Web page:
The past four or five seasons have seen most of that Big Six in transition — Chelsea going through a succession of managers while looking to rejuvenate the ageing squad that brought the first wave of success under Roman Abramovich, Manchester United rushing blindly and erratically into the post-Ferguson era, Manchester City seeking to rationalise and to establish a new identity, Liverpool going through their usual cycles of boom and bust — and, for a time, the door to the top six seemed to be open. Newcastle United finished fifth in 2012, Everton sixth in 2013 and fifth a year later and Southampton sixth in 2016, a season in which Leicester, almost unaccountably, came first.

All things being equal, though — or rather, all things being unequal — it is a two-tier league. As much as Everton might be striving to improve under Ronald Koeman, in seventh place, they are five points adrift of Manchester United in sixth. If the Big Six perform with any degree of respectability, which admittedly they have not always done in recent seasons, then it is hard for Everton, Leicester, Southampton, West Ham or anyone else to get close to them. The glass ceiling that Leicester smashed to smithereens last season has been restored and reinforced. It remains a mystery how that happened in the first place, but the elite seem determined to ensure it does not happen again.

A level playing field? It is nothing of the sort. Yes the Big Six are global brands in a way that few of the other 14 clubs are. For example, Liverpool’s commercial revenue (£119.5 million last season), to say nothing of Manchester United’s (£272.1 million), already puts them on a different level to West Ham (£30.2 million). So too, do those at Chelsea (£122 million) and Manchester City (£178.7 million), two clubs who, until their benefactors came along, would probably have regarded West Ham as equals. The Financial Fair Play regulations introduced over the past decade mean that the Chelsea and Manchester City approach cannot be followed, so the modern elite have emerged in an era when a combination of the broadcast, digital and commercial booms, exploited so brilliantly by the Premier League and the Champions League, has created inequalities that are, realistically, likely to prove unassailable.

Replies - Newest Posts First (Show In Chronological Order)

goose 12:23 Tue Feb 14
Re: Greed of ‘Big Six’ will kill our game
i've not read through the thread, but why did the 14 leave the room when asked?
cant imagine DS just rolling over for them.......... i'd have told them to fuck off.

Russ of the BML 6:12 Mon Feb 13
Re: Greed of ‘Big Six’ will kill our game
Sad reading. When you look at some of those commercial figures and you wonder why the owners of these clubs are not happy and want more. Obviously they are worried about the gulf reducing due to TV money being given to clubs like us but surely they still have a huge upper hand due to their commercial revenues.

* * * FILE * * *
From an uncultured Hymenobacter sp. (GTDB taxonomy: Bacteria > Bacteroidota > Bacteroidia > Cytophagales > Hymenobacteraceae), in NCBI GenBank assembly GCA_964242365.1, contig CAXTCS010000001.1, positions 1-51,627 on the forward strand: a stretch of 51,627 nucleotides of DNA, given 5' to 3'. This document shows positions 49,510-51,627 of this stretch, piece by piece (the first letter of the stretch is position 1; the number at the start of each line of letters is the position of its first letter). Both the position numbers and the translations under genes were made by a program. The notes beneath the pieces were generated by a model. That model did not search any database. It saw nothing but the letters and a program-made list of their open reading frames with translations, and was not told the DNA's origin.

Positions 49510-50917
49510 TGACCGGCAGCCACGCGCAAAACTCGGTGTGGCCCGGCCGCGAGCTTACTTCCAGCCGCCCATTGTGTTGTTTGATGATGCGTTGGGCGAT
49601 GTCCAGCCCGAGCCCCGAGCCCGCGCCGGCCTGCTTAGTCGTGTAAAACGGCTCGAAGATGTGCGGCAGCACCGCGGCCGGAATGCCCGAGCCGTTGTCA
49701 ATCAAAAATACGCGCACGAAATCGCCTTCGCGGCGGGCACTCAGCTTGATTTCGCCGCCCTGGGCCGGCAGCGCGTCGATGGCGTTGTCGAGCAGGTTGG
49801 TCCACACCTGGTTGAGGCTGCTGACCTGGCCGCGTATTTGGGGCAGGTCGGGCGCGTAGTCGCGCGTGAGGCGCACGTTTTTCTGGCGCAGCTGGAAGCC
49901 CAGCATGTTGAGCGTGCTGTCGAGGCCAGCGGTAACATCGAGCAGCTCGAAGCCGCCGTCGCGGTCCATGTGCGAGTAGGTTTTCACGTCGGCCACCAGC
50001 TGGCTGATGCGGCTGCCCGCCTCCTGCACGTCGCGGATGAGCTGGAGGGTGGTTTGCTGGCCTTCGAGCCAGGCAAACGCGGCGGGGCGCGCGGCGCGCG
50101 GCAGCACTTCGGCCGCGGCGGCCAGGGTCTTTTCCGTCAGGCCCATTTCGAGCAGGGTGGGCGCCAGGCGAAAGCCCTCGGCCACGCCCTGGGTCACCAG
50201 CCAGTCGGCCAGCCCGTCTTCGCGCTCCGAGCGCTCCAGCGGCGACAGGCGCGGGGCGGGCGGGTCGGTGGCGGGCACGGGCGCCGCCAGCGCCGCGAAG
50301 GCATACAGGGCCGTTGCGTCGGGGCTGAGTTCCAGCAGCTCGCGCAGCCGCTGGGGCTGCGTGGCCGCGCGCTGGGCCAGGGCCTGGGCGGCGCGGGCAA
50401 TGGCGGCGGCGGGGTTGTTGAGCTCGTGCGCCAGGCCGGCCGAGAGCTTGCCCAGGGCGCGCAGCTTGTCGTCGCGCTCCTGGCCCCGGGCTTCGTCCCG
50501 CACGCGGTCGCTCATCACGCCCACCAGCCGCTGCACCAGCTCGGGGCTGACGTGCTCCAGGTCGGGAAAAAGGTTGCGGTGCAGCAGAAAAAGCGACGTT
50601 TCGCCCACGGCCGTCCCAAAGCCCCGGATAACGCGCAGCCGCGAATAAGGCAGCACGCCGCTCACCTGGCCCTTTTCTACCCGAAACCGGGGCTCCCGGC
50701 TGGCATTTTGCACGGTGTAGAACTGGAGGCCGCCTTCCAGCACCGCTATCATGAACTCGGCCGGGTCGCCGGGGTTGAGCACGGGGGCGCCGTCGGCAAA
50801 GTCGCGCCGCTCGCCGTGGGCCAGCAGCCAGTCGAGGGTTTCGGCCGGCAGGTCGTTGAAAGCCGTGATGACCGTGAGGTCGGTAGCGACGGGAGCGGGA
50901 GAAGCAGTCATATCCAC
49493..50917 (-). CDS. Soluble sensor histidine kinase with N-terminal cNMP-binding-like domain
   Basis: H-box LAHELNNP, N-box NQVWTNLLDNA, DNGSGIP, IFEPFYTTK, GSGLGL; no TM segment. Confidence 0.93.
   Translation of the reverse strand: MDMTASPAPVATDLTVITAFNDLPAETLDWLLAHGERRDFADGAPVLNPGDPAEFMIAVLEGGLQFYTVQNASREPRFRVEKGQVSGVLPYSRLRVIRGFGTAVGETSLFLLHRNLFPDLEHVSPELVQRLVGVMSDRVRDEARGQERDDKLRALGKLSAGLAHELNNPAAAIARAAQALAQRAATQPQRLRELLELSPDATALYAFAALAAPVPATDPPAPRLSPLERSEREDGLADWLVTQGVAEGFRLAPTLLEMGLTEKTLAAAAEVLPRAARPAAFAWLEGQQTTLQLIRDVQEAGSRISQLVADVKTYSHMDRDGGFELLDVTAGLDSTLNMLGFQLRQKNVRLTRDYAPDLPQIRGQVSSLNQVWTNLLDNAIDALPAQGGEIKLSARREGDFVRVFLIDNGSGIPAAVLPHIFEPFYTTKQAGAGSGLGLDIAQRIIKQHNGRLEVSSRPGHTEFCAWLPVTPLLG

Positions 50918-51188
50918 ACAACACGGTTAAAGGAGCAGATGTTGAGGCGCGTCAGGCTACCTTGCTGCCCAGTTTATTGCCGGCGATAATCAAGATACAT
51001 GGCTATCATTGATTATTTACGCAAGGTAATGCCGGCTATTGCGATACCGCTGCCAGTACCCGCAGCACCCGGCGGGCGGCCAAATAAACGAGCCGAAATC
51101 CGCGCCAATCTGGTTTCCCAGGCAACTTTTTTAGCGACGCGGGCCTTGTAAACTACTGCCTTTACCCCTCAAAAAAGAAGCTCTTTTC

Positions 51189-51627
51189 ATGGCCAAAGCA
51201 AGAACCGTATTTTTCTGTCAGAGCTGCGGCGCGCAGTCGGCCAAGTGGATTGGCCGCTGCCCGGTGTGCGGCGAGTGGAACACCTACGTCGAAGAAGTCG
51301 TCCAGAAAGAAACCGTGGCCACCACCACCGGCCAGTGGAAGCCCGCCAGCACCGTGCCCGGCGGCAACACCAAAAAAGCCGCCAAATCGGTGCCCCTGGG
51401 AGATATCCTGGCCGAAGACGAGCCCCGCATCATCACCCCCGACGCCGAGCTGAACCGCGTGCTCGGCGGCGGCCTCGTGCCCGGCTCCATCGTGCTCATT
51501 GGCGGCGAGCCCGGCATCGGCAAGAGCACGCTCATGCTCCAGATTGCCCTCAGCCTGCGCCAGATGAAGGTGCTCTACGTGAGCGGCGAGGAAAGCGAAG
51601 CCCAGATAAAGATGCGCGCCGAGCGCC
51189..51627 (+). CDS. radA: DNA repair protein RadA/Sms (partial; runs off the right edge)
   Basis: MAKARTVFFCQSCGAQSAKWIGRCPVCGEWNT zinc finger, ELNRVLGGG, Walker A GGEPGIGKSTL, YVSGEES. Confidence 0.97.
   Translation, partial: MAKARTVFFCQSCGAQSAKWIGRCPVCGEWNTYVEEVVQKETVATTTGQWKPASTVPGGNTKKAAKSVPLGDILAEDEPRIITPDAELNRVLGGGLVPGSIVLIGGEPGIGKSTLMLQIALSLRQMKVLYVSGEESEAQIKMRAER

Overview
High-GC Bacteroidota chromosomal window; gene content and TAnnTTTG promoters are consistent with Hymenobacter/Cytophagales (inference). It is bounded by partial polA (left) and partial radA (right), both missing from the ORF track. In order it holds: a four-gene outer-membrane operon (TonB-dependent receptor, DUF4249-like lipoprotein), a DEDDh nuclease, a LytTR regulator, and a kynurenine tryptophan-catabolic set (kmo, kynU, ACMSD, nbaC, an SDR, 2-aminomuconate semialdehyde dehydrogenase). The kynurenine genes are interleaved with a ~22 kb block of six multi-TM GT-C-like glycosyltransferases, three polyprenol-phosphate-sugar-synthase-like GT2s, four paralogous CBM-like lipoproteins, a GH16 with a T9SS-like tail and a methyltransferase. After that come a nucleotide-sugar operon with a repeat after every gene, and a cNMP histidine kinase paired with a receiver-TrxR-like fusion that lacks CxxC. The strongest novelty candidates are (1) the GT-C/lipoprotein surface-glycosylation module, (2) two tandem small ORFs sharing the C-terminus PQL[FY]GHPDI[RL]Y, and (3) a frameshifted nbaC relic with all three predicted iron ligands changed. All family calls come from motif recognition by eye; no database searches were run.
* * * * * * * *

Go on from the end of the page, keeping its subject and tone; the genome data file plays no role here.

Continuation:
Greed is an awful thing.

Mike Oxsaw 8:33 Sun Feb 12
Re: Greed of ‘Big Six’ will kill our game
Sir Alf 7:46 Sun Feb 12

If attendances drop/die it won't matter to TV viewers as they'll simply CGI in the crowds and atmosphere.

CrowleyHammer 8:04 Sun Feb 12
Re: Greed of ‘Big Six’ will kill our game
I don't care if the big 6 for a Super European League, what will piss me off is when it goes tits up and we let them back in to rule the roost again.

Sir Alf 7:46 Sun Feb 12
Re: Greed of ‘Big Six’ will kill our game
Problem for us is that attendances no longer drive revenue and are minor share :-( Typical as we get to 66000 :-)

The FFP thing needs to be challenged and updated.

But nothing will change until attendances decline. There is a long way to go before that happens. The elite super league will be a development that brings that nearer.

DaveT 7:38 Sun Feb 12
Re: Greed of ‘Big Six’ will kill our game
Mike,
Understand your point but if there is hardly any supporters at the game the game will die, doesn't matter how many are watching on tv especially if the kick of times were of benefit to the far east. As someone else said I wish the other chairmen would call there bluff. I'd even go further and say the money should be shared more between the clubs in the lower leagues but know that will never happen

eswing hammer 6:42 Sun Feb 12
Re: Greed of ‘Big Six’ will kill our game
And yet little old West Ham get bigger home gates than four of the so called big six ,they don't like that !

Hermit Road 4:24 Sun Feb 12
Re: Greed of ‘Big Six’ will kill our game
Any Euro league will be about including teams based on their ability to generate money, not based on an attempt to be representative of a range of European countries I think. If it ever happened it wouldn't surprise me to see England massively over-represented purely because our clubs have the commercial ability to generate income. Would six be too many. Not necessarily.

Alex V 4:20 Sun Feb 12
Re: Greed of ‘Big Six’ will kill our game
I suppose it's a big 6 right now because Man Utd look likely to finish 6th. Agreed it's an artificial distinction. You couldn't really make a Euro-league with 6 English clubs in it, so it's not even remotely practical.

Any Old Iron 3:22 Sun Feb 12
Re: Greed of ‘Big Six’ will kill our game
So now it's a big 6 is it? It used to be a big 4 then a big 5, and now the y*ds are claiming to be a part of this 'club'. And just because they've got the sixth highest turnover. So when does it become a big 7 and include us?